"Where in the world is he getting his figures?"
The past few days, the group chats of which I am a member have been flooded with debates on the ivermectin issue. While the pros outnumber those who oppose the controversial drug, the antis still would not give in even if they could not come up with any categorical answers to two major concerns I have raised – the alleged conflict of interest of ivermectin oppositor, Dr. Edsel Salvana, and the Department of Health’s seeming bias in favor of a very expensive (or highly-overpriced) drug, Remdesivir, which the agency appears to be endorsing for treatment for COVID-19 patients.
No one among those opposing ivermectin in our chat groups would confirm nor deny that Salvana, a member of the National Health Institute – University of the Philippines which was commissioned by the DoH to conduct a study on Ivermectin and which rejected the drug, is supposedly a member of the Speaker’s Bureau of several giant pharmaceuticals, including Merck, the original manufacturer of ivermectin, the patent of which has long expired.
As we all know, Merck is now pushing for an anti-COVID-19 drug, Molnupiravir. It’s a simple one plus one here. If Salvana is indeed a spokesman for Merck and given Merck’s current status, how could we expect a fair and honest assessment from Salvana regarding ivermectin?
On the second issue. The World Health Organization has recommended against the use of Remdesivir for treatment of COVID-19 patients. And yet, the DoH, led by Secretary Francisco Duque, seems to be insisting on its use.
What’s the catch? According to reports, Remdesivir only costs around P589 in India, but is being dispensed to patients in the Philippines at a staggering cost of P15,000 to P28,000 per vial, given twice a day for 10 days, or for a low of P300,000 to a high of P560,000 per patient, chargeable to PhilHealth. And who heads PhilHealth?
You guessed right. Duque sits as the chair of the said government-owned and controlled corporation.
A few days ago, Anakalusugan Rep. Michael Defensor and 1-Pacman Rep. Eric Pineda bared they were seeking a congressional probe regarding the DoH and the Food and Drug Administration’s refusal to allow the use of Ivermectin to treat COVID-19 (Although a couple of days back, FDA granted a compassionate permit to a hospital for its use, which is still much short of the emergency use authorization people are clamoring, just like what it granted to Remdesivir).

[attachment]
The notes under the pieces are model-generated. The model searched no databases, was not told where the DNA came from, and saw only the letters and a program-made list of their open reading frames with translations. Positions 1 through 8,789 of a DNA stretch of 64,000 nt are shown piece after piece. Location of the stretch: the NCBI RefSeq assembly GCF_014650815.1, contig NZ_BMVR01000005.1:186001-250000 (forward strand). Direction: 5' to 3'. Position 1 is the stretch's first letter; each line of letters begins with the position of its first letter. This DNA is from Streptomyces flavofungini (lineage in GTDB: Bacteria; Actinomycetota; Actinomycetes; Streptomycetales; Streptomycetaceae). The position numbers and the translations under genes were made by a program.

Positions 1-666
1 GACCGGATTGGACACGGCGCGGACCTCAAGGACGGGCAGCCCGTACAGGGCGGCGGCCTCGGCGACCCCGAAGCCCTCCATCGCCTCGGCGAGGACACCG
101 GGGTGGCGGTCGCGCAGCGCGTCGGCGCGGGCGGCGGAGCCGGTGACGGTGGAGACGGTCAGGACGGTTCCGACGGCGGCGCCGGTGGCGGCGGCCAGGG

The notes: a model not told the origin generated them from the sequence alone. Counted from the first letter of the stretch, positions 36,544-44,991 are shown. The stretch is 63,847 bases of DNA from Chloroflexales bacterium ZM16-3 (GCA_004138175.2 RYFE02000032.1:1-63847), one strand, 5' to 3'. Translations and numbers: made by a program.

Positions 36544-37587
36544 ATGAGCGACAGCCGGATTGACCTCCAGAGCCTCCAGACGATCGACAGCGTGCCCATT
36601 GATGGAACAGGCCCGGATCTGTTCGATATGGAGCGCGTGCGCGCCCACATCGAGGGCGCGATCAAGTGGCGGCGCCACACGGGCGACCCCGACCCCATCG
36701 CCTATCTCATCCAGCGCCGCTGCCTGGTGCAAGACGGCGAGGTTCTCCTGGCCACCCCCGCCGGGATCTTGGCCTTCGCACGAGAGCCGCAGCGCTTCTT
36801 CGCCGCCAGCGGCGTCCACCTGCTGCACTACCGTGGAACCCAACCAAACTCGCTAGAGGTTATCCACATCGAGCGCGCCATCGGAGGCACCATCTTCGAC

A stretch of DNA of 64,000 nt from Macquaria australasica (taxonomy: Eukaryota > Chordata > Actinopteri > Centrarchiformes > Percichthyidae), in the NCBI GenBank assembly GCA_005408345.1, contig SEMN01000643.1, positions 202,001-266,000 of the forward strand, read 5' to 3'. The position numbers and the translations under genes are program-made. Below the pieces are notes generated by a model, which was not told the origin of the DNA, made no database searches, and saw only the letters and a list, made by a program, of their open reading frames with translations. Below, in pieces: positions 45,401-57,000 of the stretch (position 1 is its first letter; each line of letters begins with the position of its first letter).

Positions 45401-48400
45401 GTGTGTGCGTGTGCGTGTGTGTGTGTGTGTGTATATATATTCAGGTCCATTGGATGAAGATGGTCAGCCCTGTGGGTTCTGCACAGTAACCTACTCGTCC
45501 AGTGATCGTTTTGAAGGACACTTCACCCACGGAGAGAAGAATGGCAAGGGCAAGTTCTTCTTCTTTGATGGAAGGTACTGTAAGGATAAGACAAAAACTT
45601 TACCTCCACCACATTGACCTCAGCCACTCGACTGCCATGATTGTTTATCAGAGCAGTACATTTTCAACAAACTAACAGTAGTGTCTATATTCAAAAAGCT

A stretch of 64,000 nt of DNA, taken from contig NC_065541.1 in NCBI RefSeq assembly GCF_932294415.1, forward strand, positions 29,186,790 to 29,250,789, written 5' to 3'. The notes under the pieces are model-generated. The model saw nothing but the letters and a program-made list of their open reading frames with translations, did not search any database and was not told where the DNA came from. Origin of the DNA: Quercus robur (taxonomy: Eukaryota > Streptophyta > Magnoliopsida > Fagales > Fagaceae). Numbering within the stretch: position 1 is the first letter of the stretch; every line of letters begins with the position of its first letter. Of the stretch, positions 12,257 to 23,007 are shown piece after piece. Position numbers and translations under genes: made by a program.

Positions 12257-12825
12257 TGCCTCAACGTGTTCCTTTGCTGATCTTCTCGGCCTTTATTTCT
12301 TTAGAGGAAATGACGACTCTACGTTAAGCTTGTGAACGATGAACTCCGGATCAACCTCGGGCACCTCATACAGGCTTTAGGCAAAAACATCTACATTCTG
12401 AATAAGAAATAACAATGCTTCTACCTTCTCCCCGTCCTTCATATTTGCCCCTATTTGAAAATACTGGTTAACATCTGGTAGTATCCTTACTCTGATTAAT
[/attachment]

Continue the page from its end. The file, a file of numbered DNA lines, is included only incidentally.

So, while they are at it, maybe Defensor and Pineda could take a look why Duque has allowed the use of Remdesivir, even going against the recommendation of the WHO.
Who are the importers of Remdesivir, who dictate its price, and why does Duque seem to be pushing it?
And then again, maybe they could include in their investigation, Duque’s amazing, if not magical report on the number of COVID-19 cases in the country.
Around July last year, Deputy Majority Leader, Pampanga Rep. Juan Miguel Arroyo questioned the complicated manner by which the DoH presents its figures concerning the number of COVID-19 cases.
Back then, Arroyo noted that that the DOH website, it clearly stated that the total active COVID-19 cases in the country as of July 21, stands at 70,764, the active cases at 45,646 as there have been 23,81 recoveries and 1,837 deaths to date.
However, Arroyo said that if you will let the computer cursor hover above the entry for positivity rate which stands at 8.6 percent, a figure stating there are already 94,919 positive individuals will appear, or a difference of 24,155 cases. And I have personally checked on that to validate Arroyo’s claim.
And it was clearly stated then, positive individuals and not positive tests.
Having been exposed, the DoH had since changed its presentation. But this time, the effort to fool us is more glaring.
In its daily update, the DoH claims that as of April 10, 2021, there are 190,245 active cases of which 98.9 percent are mild and asymptomatic and 0.04 percent are critical; 0.05 percent severe; and 0.26 percent are moderate. Thus, at the most, only 0.35 percent of the 190,245 cases will require hospitalization. Or if the moderate case won’t need to be hospitalized, then that leaves us only with 0.09 percent needing hospital treatment.
Also, it states that only 86 percent of the 700 ICU beds in the National Capital Region are in use; 69 percent of the 3,800 isolation beds in NCR are in use; 58 percent of the 2,200 ward beds are in use; and, 59 percent of the 800 ventilators are in use.
Now, I won’t claim to be a mathematical genius as I have given up on cracking Fermat’s Last Theorem a long time ago, but I am certainly not as dumb as the lady government official who said that 40 times 4 is 1,600.
So, let’s now make the computation. 0.04 percent of 190,245 cases is only about 76 patients. 0.05 percent is equivalent to about 95 patients. And 0.26 percent runs to about 494. Thus assuming all those, which is about 665 patients, would be needing hospitalization, even the 700 ICU beds would be more than enough. So, why are the hospitals rejecting patients saying they have now been overwhelmed by the number of cases?
A former journalist, Lailee Parreno, died isolating himself inside his SUV after being rejected by hospitals who claimed they were filled more than their capacity.
Even the number of cases is confusing. According to the DoH, we have 12,674 new cases based on reports culled from April 9 testing which yielded the following results: Of the 40,868 tested, 20.7 percent came out positive.
Well, Mr. Duque, 20.7 percent of 40,868 is only 8,459. Where in the world are you getting your figures?
Congressmen Defensor and Pineda, please help us unravel the truth regarding the real score on this pandemic. Please compel Duque to explain his apparent preference for the expensive (or highly-overpriced Remdesivir), and the way he is misleading the people on his magical COVID numbers.
He has been fooling us for the longest time.